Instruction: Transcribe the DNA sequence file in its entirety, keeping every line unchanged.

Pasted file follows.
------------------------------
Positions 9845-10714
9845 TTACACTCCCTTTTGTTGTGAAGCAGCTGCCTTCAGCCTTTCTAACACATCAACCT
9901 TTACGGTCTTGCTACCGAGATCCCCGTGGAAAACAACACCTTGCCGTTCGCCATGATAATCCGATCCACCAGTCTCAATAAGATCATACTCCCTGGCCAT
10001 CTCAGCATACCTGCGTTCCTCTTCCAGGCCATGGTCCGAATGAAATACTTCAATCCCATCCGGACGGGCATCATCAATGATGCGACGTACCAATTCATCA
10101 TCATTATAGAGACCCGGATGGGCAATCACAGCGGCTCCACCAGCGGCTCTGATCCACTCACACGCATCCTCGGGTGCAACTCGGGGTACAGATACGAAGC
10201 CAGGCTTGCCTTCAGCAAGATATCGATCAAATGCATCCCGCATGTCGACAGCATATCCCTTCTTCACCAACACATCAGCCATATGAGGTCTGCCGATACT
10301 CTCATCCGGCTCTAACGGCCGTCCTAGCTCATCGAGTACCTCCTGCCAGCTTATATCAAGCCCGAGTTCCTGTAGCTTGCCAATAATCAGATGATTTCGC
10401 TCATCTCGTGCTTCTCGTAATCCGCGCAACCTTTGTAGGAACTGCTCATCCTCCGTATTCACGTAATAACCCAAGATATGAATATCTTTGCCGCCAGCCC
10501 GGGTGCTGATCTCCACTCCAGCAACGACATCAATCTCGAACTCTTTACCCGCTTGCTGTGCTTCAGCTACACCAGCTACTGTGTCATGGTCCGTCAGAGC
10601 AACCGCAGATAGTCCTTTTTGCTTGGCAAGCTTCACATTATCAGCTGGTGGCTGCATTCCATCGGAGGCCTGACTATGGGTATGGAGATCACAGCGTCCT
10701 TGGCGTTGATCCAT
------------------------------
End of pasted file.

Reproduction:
Positions 9845-10714
9845 TTACACTCCCTTTTGTTGTGAAGCAGCTGCCTTCAGCCTTTCTAACACATCAACCT
9901 TTACGGTCTTGCTACCGAGATCCCCGTGGAAAACAACACCTTGCCGTTCGCCATGATAATCCGATCCACCAGTCTCAATAAGATCATACTCCCTGGCCAT
10001 CTCAGCATACCTGCGTTCCTCTTCCAGGCCATGGTCCGAATGAAATACTTCAATCCCATCCGGACGGGCATCATCAATGATGCGACGTACCAATTCATCA
10101 TCATTATAGAGACCCGGATGGGCAATCACAGCGGCTCCACCAGCGGCTCTGATCCACTCACACGCATCCTCGGGTGCAACTCGGGGTACAGATACGAAGC
10201 CAGGCTTGCCTTCAGCAAGATATCGATCAAATGCATCCCGCATGTCGACAGCATATCCCTTCTTCACCAACACATCAGCCATATGAGGTCTGCCGATACT
10301 CTCATCCGGCTCTAACGGCCGTCCTAGCTCATCGAGTACCTCCTGCCAGCTTATATCAAGCCCGAGTTCCTGTAGCTTGCCAATAATCAGATGATTTCGC
10401 TCATCTCGTGCTTCTCGTAATCCGCGCAACCTTTGTAGGAACTGCTCATCCTCCGTATTCACGTAATAACCCAAGATATGAATATCTTTGCCGCCAGCCC
10501 GGGTGCTGATCTCCACTCCAGCAACGACATCAATCTCGAACTCTTTACCCGCTTGCTGTGCTTCAGCTACACCAGCTACTGTGTCATGGTCCGTCAGAGC
10601 AACCGCAGATAGTCCTTTTTGCTTGGCAAGCTTCACATTATCAGCTGGTGGCTGCATTCCATCGGAGGCCTGACTATGGGTATGGAGATCACAGCGTCCT
10701 TGGCGTTGATCCAT